Taking the race serious.

Some of us were working hard and others were hardly working.....

That evening we got cleaned up to go out to dinner. We had another set of visitors from the States to meet up with!! Richard's cousin/Ann & Jim's niece and her family were flying to Africa on Qatar Airways via Doha. QA has a deal where you can stay overnight at a number of local hotels for a discount. It adds some tourism dollars to the economy, helps travelers with jet lag, and in our case - let us catch up! We met up a Damasca One Restaurant in Souq Waqif for dinner. 

We enjoyed a yummy and entertaining dinner (we had no idea there was live music and a dancer!). He had on a lighted-skirt like thing that he took off and was spinning over his head (and our heads) while dancing and walking around the restaurant. His vest lit up also. I think Clarissa really liked that flashy style.

After dinner, we set up a time to meet back up the NYC cousins before their flight the following evening (did you recognize the kids from the NYC post! They sure have grown a lot). We obviously met back up at Souq Waqif since that is were they were staying and the best place to sightsee! Sparkly objects everywhere....even Ann and Jim couldn't resist a peek.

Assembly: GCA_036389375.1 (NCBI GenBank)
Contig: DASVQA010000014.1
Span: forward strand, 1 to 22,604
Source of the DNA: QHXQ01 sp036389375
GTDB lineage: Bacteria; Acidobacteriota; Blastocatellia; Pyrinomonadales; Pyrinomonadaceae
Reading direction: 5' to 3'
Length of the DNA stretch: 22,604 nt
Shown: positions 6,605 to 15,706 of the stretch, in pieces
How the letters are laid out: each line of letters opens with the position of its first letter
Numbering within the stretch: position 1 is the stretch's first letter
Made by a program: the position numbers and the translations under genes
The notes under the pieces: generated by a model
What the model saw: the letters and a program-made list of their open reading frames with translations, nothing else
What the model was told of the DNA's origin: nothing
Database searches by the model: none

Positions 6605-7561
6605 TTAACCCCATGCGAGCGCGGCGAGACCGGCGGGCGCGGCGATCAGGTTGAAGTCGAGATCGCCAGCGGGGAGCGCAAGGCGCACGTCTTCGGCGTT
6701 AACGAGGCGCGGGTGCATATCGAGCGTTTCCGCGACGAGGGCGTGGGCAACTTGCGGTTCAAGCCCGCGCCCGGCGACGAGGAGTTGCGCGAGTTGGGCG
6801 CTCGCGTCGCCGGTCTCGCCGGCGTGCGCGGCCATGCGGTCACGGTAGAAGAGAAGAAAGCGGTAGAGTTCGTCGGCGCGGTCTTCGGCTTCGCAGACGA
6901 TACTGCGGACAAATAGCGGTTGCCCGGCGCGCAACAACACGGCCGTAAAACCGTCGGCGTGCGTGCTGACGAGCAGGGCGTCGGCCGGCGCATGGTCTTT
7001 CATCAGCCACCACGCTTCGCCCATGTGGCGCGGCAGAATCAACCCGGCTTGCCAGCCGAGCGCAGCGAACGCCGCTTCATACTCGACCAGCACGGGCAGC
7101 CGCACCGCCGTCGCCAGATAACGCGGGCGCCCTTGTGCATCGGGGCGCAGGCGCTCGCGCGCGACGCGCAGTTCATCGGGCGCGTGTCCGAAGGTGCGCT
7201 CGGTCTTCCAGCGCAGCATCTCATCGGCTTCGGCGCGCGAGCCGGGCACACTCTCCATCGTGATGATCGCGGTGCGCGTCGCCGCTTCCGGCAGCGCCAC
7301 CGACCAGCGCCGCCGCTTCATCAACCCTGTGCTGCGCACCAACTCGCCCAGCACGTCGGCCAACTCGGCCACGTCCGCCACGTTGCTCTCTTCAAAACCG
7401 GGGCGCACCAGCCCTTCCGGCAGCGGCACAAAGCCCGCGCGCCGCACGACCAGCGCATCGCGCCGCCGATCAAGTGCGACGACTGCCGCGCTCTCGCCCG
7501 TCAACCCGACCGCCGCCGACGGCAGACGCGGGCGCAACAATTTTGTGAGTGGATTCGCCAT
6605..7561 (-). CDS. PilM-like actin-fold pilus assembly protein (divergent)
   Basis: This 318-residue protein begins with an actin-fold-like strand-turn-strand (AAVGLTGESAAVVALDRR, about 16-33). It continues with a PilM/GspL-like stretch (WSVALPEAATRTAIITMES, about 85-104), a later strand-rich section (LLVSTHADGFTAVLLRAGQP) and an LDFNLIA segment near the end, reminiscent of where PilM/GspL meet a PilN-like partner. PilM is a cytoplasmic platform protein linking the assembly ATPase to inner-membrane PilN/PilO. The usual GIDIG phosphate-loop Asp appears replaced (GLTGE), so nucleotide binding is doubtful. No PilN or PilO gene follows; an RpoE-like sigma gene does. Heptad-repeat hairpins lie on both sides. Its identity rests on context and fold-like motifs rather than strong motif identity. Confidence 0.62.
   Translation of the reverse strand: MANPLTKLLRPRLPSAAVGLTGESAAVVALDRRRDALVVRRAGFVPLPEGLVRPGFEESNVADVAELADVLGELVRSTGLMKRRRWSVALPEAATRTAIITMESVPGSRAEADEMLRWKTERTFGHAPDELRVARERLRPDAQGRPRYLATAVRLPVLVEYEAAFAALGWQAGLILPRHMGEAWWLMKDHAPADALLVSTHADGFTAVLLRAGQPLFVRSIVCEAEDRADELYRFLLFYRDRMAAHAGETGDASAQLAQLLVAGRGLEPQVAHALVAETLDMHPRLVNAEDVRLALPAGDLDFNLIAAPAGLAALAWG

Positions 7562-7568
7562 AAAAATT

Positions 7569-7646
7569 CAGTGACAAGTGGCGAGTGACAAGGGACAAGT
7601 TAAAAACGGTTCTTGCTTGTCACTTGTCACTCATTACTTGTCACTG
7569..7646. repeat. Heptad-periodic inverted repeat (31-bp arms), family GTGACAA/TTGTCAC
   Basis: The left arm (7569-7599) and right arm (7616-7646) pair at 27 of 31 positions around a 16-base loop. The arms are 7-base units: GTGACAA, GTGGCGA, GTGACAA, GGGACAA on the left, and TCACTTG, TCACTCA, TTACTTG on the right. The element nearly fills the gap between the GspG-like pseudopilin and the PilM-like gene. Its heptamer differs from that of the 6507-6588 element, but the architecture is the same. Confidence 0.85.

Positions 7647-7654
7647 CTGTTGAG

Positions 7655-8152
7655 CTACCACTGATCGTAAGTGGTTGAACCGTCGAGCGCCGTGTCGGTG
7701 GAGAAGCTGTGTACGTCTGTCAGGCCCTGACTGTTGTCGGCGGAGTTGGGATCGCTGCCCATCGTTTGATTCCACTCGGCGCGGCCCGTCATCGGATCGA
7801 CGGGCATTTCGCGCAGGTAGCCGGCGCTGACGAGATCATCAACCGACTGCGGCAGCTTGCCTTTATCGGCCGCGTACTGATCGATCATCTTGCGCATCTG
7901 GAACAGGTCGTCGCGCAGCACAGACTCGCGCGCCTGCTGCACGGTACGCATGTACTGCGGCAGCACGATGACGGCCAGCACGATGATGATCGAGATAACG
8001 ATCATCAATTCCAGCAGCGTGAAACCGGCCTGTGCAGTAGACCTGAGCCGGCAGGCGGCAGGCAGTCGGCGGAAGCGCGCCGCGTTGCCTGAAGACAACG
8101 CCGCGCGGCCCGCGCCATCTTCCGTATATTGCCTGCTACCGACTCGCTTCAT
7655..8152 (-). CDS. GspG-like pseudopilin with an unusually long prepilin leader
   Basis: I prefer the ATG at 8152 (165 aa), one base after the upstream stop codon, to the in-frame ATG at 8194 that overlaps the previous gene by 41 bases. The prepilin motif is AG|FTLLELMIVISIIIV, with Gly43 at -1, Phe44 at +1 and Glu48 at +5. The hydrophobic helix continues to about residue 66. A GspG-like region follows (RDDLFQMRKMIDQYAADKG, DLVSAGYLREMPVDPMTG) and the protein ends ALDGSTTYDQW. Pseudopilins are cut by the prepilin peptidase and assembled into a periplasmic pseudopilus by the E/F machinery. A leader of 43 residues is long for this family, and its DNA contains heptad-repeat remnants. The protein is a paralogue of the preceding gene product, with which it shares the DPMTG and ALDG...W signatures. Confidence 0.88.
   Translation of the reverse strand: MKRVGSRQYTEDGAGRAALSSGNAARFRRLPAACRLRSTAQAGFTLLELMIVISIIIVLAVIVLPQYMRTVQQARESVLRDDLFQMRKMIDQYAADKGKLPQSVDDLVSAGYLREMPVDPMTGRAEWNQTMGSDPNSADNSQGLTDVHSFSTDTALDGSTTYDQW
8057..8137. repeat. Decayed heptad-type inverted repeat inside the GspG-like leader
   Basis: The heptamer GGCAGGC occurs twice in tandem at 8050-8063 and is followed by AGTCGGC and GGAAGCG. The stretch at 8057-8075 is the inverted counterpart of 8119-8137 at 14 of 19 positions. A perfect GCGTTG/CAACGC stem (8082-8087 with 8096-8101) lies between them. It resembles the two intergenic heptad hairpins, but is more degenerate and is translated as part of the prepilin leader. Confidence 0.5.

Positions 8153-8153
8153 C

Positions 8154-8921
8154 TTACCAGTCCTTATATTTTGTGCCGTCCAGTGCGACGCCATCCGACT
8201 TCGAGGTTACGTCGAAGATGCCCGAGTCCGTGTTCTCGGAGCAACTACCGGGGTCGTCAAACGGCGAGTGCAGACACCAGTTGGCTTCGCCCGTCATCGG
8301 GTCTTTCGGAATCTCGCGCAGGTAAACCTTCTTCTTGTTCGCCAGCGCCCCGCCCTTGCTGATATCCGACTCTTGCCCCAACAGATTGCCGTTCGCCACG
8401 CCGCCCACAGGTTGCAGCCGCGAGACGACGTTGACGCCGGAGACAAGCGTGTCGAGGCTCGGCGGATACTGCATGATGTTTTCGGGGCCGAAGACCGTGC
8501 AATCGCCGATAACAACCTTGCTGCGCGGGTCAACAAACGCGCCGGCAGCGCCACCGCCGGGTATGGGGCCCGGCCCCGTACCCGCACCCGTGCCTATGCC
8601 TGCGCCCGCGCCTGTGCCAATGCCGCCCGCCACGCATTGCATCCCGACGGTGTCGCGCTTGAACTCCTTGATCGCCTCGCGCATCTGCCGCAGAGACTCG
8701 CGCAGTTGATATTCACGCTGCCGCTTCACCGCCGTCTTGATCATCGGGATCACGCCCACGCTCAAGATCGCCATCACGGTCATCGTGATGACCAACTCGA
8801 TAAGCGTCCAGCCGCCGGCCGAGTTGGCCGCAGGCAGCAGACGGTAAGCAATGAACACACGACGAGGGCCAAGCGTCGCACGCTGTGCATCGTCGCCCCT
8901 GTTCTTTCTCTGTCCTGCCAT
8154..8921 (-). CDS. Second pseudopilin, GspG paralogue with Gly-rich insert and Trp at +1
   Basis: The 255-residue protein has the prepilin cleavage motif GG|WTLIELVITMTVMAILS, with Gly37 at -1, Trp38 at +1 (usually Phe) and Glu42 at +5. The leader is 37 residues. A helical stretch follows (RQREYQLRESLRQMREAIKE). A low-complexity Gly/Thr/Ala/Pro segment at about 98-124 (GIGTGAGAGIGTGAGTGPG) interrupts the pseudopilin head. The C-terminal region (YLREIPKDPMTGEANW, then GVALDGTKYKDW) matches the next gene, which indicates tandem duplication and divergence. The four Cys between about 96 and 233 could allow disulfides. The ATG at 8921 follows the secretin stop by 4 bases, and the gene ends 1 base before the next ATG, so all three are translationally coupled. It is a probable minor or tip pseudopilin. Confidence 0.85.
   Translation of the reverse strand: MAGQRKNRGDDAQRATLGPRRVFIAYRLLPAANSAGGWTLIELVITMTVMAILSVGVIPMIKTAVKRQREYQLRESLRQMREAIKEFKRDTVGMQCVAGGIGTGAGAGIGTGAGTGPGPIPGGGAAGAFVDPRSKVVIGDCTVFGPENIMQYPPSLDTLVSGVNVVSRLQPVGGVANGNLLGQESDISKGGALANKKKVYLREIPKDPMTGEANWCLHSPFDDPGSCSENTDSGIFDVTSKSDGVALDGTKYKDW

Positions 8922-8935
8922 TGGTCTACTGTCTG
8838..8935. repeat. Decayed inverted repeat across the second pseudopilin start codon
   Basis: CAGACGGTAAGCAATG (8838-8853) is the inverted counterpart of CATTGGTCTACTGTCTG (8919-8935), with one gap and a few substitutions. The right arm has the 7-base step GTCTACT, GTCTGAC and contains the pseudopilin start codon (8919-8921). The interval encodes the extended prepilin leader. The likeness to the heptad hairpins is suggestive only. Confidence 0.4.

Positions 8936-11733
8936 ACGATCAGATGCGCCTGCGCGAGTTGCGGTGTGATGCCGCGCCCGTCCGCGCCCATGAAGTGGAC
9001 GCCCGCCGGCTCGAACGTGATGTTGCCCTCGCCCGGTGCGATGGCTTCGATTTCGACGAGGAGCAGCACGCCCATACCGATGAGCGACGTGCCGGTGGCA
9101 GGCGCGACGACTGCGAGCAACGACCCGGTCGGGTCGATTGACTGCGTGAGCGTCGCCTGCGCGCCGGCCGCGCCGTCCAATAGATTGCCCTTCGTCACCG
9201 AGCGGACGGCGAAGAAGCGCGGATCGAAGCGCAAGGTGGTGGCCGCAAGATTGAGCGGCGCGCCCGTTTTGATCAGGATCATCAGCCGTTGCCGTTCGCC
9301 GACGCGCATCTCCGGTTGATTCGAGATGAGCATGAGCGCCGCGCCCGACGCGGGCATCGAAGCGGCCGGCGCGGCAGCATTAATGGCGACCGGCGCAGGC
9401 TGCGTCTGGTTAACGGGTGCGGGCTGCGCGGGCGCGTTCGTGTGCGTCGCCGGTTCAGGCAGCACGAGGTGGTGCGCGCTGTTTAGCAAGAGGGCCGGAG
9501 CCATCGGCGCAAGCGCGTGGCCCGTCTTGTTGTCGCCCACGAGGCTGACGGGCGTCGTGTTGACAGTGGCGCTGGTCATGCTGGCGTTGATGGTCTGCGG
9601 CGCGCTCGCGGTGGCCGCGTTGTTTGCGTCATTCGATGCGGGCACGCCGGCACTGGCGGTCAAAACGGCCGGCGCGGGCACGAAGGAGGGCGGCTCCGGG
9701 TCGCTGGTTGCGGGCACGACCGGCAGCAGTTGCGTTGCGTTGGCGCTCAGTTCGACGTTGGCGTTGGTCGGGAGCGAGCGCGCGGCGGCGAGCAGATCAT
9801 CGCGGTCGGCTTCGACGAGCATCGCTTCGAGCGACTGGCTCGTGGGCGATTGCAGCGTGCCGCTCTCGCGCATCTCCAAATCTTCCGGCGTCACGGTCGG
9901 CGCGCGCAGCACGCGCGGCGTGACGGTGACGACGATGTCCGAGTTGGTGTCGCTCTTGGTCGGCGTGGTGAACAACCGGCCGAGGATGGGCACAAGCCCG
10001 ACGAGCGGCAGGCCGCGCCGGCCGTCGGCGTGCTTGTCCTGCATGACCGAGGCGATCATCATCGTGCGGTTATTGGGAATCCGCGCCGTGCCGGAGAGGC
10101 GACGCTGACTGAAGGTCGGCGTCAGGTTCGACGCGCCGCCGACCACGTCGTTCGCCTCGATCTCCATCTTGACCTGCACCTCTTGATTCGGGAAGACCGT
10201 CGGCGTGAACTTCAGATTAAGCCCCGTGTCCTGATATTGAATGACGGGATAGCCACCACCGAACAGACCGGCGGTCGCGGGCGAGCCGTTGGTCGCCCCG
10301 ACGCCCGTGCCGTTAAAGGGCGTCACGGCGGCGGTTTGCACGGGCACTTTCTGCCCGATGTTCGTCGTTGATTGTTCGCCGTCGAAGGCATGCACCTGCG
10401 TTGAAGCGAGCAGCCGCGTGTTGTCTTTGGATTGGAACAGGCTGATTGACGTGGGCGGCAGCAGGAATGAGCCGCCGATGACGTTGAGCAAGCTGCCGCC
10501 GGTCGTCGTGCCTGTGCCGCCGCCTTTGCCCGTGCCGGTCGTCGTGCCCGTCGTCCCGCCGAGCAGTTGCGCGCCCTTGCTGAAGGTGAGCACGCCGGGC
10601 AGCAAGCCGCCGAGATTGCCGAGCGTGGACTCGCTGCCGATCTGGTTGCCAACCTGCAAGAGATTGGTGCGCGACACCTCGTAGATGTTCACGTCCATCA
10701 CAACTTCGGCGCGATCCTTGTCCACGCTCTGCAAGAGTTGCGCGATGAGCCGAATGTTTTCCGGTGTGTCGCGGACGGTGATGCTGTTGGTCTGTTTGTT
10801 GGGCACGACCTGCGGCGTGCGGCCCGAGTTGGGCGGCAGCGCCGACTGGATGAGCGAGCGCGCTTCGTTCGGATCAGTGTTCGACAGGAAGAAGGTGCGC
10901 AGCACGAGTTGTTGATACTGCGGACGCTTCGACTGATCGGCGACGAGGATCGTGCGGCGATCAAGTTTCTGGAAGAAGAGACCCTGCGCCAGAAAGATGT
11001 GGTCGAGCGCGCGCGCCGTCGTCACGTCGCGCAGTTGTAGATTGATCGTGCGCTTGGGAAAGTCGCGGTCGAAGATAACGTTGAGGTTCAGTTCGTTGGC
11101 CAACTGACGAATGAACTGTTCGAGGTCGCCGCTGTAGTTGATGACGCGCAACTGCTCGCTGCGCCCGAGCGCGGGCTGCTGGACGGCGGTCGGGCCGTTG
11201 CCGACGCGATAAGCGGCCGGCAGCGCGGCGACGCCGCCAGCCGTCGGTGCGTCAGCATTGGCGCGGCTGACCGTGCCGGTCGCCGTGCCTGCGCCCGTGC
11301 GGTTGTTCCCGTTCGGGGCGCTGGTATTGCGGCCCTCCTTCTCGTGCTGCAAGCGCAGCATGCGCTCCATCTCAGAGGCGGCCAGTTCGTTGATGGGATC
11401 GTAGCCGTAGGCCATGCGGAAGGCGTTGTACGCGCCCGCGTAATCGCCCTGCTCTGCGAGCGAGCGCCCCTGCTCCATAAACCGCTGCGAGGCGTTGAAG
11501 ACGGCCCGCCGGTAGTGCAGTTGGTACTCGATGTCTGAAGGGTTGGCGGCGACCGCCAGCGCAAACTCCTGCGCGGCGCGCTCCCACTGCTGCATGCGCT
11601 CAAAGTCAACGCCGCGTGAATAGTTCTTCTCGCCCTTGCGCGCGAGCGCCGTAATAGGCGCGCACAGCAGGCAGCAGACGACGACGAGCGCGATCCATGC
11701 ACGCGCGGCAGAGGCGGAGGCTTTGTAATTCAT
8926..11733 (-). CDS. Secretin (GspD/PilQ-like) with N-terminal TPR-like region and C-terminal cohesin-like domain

Of course we headed over to falcon souq because where else can you see beautiful falcons for sale?

We checked out a couple falcon shops and this beautiful falcon that had likely just had or was waiting for a check up at the falcon hospital.

From a class field trip, Clarissa knew a secret entrance into the horse stables. So we took the walkway less travelled.

Jim met a friendly horse.

We also witnessed a camel fight (None of us had ever seen one of those). The video wasn't very good (just like kids, they stopped the ankle bitting when you hit record), but I got a couple photos where you can tell it's not everyday happy camel happenings.

We headed to the playground a bit and then over to the corniche (walkway along the water). Clarissa and I opted to chill by the pearl fountain while the rest of the gang walked out to the very end of the docks to check out the view of downtown.